There are undoubtedly some technical legal issues which could potentially arise in this case and which could only be resolved by the Supreme Court (!) They include: whether your daughter is a 'bona fide purchaser for value without notice' (which she probably is) and what effect that has; whether the agent had authority to give a valid receipt (which they probably did); the liability of an undisclosed principal, and whether payments of rent to an undisclosed agent discharge a debt to an undisclosed principal. That's all before we get to deposit protection issues. These are all very interesting questions, and I'm not surprised that her solicitors have started to take a more conciliatory tone! It's a landlord's nightmare. The landlord should start taking your daughter's rent straight away and should negotiate a new tenancy agreement. Your daughter should ensure that she repeats her offer to pay the rent in writing, by letter and e-mail directly to the landlord. Then at the very least she can make a 'defence of tender' to any rent arrears claim (i.e., a defence that she offered the money but the landlord refused to accept it). It is usually standard advice to tell someone in these circumstances to keep any unpaid rent in a separate account, but that's up to your daughter.

As some very experienced people have said on this site, someone has to take your daughter to court to get her out. If it's the owner she will have to explain to a judge why her name is not on the tenancy agreement, and how she is not bound by the tenancy which was apparently entered into by her agent, or her agent's agent. Gary's comment (to paraphrase) that the problem is worse for the landlord than the tenant is right.

Your daughter should not feel bullied into leaving her home when it is her landlord who has made the mistake. If your daughter keeps her nerve and stays put, or defends a possession claim brought by the landlord, she takes a risk, but there is a strong likelihood that the landlord will shy away from a costly and uncertain legal battle against someone who is perfectly willing to pay rent. Your daughter will not have a CCJ against her even if the landlord wins any case they bring, so long as she pays any sums ordered by the court within 28 days of the judgment. But I myself would be reasonably confident that that would not happen. In short, I don't think she's in as bad a position as at first might seem to be the case. If she's on a low income she should seek the advice of a legal aid housing lawyer who will be able to advise her for free if, and as soon as, the landlord's solicitor has purported to require her to leave the property.

Mark A is right that an offence has almost certainly been committed, and that, if you can find them, a private prosecution against the perpetrator can sometimes lead to a remarkable recovery of money which would otherwise have been written off. I hope this helps a bit, and I do wish you every success.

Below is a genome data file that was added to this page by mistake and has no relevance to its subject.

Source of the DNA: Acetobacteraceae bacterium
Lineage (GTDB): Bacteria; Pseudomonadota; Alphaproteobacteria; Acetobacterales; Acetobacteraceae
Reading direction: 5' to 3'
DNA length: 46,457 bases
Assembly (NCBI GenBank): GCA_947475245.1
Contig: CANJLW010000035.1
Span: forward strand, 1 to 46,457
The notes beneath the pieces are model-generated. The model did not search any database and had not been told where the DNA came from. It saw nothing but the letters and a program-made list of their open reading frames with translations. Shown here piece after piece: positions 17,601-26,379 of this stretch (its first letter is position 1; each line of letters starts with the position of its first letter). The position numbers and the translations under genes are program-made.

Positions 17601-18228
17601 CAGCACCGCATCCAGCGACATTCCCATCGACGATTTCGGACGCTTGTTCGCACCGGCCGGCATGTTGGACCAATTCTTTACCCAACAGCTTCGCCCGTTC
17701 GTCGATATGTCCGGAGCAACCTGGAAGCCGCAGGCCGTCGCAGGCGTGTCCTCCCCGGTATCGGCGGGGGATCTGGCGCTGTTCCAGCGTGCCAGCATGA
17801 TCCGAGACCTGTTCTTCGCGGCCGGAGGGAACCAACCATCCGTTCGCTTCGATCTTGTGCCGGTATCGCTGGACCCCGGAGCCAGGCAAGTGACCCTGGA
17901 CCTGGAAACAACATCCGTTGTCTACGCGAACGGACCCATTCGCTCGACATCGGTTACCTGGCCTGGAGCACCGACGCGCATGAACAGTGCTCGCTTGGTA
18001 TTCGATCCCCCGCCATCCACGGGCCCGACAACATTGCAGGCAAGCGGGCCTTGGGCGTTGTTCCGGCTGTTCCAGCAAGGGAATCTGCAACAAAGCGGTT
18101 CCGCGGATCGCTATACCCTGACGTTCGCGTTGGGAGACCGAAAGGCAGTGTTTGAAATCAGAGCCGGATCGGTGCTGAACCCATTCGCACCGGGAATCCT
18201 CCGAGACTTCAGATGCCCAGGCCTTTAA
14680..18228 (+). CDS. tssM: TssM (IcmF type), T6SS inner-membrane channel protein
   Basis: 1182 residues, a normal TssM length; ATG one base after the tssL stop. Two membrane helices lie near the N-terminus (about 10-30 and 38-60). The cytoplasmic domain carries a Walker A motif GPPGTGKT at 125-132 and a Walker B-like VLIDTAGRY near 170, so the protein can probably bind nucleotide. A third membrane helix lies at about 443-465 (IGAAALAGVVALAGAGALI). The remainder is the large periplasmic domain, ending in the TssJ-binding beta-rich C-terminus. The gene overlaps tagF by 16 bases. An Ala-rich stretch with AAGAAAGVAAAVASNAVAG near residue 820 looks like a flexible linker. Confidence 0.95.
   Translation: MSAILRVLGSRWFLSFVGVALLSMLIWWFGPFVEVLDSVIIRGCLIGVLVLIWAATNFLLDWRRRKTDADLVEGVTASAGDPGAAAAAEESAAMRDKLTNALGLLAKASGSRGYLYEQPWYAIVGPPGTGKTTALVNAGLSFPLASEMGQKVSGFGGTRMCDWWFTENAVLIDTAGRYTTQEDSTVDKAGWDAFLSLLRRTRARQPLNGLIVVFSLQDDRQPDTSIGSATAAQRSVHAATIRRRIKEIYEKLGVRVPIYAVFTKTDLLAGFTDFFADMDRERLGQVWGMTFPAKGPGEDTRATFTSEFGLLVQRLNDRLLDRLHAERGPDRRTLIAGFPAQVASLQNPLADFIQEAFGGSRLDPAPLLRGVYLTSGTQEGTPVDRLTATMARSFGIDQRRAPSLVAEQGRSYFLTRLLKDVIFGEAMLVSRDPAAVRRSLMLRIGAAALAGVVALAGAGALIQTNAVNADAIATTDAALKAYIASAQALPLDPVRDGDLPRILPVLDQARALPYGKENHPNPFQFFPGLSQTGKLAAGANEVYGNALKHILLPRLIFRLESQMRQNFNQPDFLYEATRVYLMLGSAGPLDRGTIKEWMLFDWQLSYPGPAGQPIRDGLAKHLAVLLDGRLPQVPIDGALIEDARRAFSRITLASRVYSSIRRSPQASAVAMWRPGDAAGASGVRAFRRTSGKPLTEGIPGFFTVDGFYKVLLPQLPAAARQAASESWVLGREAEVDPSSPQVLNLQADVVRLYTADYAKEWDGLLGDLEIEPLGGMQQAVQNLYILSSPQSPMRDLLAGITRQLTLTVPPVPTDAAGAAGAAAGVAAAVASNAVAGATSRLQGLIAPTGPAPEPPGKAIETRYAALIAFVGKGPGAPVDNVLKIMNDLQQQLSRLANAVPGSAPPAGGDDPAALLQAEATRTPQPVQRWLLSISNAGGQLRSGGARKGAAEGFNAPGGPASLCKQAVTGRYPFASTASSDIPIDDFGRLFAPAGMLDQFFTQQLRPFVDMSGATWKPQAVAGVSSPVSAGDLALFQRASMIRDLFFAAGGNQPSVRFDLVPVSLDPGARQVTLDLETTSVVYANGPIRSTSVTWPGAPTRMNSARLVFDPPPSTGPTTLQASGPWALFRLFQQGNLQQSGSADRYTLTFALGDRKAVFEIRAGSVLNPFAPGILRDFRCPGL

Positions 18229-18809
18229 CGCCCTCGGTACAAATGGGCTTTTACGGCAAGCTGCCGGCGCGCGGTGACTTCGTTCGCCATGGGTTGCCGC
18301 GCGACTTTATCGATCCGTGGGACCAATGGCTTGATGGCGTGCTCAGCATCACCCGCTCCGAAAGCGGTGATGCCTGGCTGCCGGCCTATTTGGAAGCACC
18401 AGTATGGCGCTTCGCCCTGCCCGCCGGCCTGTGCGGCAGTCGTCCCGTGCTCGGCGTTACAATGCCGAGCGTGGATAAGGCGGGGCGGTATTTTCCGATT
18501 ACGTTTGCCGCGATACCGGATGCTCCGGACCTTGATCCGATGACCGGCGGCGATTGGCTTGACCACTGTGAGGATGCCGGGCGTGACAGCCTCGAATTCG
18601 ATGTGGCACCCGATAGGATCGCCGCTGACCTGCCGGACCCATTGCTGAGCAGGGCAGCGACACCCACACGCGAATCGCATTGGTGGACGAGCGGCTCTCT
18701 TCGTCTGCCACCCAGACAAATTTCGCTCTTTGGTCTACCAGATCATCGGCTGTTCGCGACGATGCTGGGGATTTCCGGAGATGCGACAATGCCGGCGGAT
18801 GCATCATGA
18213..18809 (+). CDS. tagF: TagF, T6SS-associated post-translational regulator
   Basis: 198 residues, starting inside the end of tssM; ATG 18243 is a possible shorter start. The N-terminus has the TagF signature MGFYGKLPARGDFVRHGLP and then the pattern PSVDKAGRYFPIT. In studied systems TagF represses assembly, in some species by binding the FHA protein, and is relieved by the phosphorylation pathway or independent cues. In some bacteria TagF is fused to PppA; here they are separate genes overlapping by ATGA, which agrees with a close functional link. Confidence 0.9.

by John Frith

13:56 PM, 9th November 2016, About 5 years ago

Reply to the comment left by "Romain Garcin" at "09/11/2016 - 10:55":

Romain, you say that you think they have a valid tenancy.

I know the law tries (but often fails) to follow natural justice, but are you saying that if I walk into an unlocked empty house and conjure up a tenancy agreement agreed with someone I can't prove has any connection to the owner, that that is a valid tenancy? I would have thought that scammers would have a field day with that one!

That these tenants did not intend to be in this situation I'm sure would bring leniency and sympathy in the legal system, but I can't see how it would make a bogus tenancy into a valid one.

In reference to Mark's comment on my use of the word "squatters", I know the word is pejorative, but I think technically they are squatters, albeit unintentionally. Dictionary.com gives a squatter as "a person who settles on land or occupies property without title, right, or payment of rent", which appears applicable to me.

I also said that the financial loss would probably end up with the LL. Though this may be true for the rent lost, or any costs to sort this out, I suspect that the tenants will have to write off the lost deposit.

If the tenants are technically squatters, I don't see how the LL can be held responsible for conforming to HMO regulations.

by Gary Nock

14:01 PM, 9th November 2016, About 5 years ago

Protection From Eviction Act 1977:

"(1)In this section “residential occupier”, in relation to any premises, means a person occupying the premises as a residence, whether under a contract or by virtue of any enactment or rule of law giving him the right to remain in occupation or restricting the right of any other person to recover possession of the premises"

Whoops!

by Charles King - Barrister-At-Law

14:15 PM, 9th November 2016, About 5 years ago

Reply to the comment left by "John Frith" at "09/11/2016 - 13:56":

Yes John, if you walk into an empty property which does not belong to you and grant a tenancy of it to someone else you have granted a valid tenancy. Surprised? Well it's only valid as between you and your tenant. The law, only adjudicating between competing rather than absolute titles to land, will not interfere until someone with better prexisting title comes along. And yes, of course, that will include the 'real' owner to whom the court will (eventually) grant possession if the owner seeks it. But the problem in this case is whether the landlord can show that the 2nd agent did not have power to grant a tenancy under whatever arrangement she reached with the 1st agent. I believe a court might well find that some form of authority was given. But that is to pre-judge the case without seeing any evidence. Something none of us should ever do....!

by John Frith

14:34 PM, 9th November 2016, About 5 years ago

Reply to the comment left by "Gary Nock" at "09/11/2016 - 14:01":

I'm unclear what point you are trying to make.

I'm not aware of anyone claiming that the tenants couldn't be evicted eventually, "residential occupier" or not (which for that piece of legislation it appears they are not).

by John Frith

14:53 PM, 9th November 2016, About 5 years ago

Reply to the comment left by "Charles King - Barrister-At-Law" at "09/11/2016 - 14:15":

Thanks Charles. I stand corrected.